Anonymous Street artists moved out to highways once again to ring in the new year by posting messages to the “Welcome to California” highway signs.
The signs were put up north of Lake Havasu, Arizona, Primm, Nevada and on Highway 95 in California and read
“OFFICIAL SANCTUARY STATE, Felons, Illegals and MS13 Welcome! Democrats Need The Votes!”
The highway signs are apparently commemorating California’s new Sanctuary State status.
Congress is barreling toward a showdown over immigration in January.
Lawmakers were locked in a flurry of closed-door negotiations and meetings with top White House officials as they tried to make progress on an agreement before wrapping up their work for the year.
Instead, both chambers adjourned without a deal on the Deferred Action for Childhood Arrivals (DACA) program, kicking the fight into 2018. The program allows certain immigrants, called dreamers, who came to the United States illegally as children, to work and go to school here.
Majority Leader Mitch McConnell (R-Ky.), Minority Leader Charles Schumer(D-N.Y.), Speaker Paul Ryan (R-Wis.) and House Minority Leader Nancy Pelosi (D-Calif.) are expected to meet with top White House officials on Wednesday to discuss a myriad of looming policy fights, including DACA.
The sit-down comes as President Trump, a wild card in the immigration battle, is doubling down on his demand for funding for a U.S.-Mexico border wall.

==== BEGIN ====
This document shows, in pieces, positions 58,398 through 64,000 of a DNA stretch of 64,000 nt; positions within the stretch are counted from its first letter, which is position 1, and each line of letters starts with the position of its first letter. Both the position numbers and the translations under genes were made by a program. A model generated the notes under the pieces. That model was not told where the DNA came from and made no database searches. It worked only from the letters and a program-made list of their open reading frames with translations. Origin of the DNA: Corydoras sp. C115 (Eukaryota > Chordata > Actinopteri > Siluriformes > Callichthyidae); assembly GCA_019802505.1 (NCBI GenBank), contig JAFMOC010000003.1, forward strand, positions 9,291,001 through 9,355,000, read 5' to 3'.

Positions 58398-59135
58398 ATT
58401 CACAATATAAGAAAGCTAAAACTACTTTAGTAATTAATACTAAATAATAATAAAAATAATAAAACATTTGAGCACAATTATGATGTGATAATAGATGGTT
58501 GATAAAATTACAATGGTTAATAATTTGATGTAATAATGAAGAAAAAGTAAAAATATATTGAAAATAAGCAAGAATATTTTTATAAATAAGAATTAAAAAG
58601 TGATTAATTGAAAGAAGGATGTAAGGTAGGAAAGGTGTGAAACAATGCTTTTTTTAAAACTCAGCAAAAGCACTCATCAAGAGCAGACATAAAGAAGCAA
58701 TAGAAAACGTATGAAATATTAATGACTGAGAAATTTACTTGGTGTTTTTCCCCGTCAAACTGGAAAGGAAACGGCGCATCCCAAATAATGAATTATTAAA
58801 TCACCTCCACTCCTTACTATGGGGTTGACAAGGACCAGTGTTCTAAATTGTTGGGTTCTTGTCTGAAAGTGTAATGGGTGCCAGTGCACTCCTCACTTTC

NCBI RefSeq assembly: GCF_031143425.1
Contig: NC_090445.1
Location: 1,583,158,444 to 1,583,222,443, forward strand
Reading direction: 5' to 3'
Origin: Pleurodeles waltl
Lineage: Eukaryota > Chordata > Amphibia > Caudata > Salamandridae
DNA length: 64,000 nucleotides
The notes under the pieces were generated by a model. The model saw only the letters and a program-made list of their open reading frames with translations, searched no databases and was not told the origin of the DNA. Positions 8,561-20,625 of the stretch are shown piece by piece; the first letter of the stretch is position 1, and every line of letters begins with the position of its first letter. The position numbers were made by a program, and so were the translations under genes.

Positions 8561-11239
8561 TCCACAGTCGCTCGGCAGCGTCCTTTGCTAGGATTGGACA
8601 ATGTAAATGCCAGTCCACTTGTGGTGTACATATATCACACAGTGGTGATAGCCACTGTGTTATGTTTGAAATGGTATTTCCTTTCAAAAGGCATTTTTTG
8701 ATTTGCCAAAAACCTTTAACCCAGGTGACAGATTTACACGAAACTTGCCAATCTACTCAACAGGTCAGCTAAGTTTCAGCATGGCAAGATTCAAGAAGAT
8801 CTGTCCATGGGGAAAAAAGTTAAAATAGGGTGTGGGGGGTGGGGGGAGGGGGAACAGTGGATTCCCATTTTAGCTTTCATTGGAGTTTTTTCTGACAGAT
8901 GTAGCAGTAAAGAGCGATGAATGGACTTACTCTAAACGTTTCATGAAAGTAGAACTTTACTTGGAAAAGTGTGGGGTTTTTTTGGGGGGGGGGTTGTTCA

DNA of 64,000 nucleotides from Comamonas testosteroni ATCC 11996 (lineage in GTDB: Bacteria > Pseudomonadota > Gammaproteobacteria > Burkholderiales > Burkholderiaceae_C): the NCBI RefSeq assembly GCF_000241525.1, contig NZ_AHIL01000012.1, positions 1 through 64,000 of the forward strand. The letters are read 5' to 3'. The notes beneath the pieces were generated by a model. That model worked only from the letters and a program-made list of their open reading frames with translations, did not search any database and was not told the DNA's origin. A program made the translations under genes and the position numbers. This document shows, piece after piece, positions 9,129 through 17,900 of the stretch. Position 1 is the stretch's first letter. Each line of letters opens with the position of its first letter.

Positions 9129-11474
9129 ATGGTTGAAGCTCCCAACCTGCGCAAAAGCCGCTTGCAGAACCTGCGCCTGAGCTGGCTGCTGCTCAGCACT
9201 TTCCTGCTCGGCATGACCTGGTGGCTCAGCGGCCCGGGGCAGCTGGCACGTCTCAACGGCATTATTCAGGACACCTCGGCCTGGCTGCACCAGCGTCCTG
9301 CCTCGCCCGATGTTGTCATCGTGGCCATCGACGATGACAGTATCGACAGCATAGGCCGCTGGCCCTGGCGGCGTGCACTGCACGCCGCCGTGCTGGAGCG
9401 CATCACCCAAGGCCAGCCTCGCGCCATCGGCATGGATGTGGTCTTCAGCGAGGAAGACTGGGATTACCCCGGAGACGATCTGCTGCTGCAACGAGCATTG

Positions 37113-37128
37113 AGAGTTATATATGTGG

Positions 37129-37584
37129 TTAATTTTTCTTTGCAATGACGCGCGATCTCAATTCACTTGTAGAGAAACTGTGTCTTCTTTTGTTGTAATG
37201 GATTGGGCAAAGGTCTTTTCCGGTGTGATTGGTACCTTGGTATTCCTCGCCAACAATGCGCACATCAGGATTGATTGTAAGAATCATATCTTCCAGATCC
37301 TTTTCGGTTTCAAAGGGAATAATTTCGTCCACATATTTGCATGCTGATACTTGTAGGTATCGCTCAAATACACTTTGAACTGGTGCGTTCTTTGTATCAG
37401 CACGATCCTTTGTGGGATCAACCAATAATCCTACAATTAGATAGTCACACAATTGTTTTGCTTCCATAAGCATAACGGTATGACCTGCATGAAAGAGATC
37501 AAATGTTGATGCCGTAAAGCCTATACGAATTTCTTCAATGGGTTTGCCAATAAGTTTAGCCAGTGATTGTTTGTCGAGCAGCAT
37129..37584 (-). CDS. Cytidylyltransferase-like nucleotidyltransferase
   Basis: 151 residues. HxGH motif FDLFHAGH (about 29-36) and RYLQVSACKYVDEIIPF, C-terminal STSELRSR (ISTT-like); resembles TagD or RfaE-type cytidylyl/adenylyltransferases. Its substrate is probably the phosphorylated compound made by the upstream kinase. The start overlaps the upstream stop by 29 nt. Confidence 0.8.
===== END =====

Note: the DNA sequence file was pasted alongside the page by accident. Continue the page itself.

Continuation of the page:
“The Democrats have been told, and fully understand, that there can be no DACA without the desperately needed WALL at the Southern Border and an END to the horrible Chain Migration & ridiculous Lottery System of Immigration etc. We must protect our Country at all cost!” he said in a tweet.
Congress faces a jam-packed to-do list this month with deadlines looming on difficult issues — including how to fund the government and avoid a shutdown, stabilizing the nation’s health insurance program for poor children, and whether to shield young undocumented immigrants from deportation.
Fresh off a party-line vote in favor of legislation overhauling the tax code, the negotiations will test whether Congress and the White House still have the potential to craft any form of bipartisan agreement. If so, several of the year’s most contested issues might be resolved with months to spare before the 2018 midterm campaign heats up.
If not, the government could soon be on the verge of a shutdown, with pressing questions regarding health care, immigration and other policies left unresolved. Also on the agenda are emergency relief for regions upended by last year’s natural disasters, a key national security program and the fate of an agreement to stabilize health insurance markets under the Affordable Care Act.
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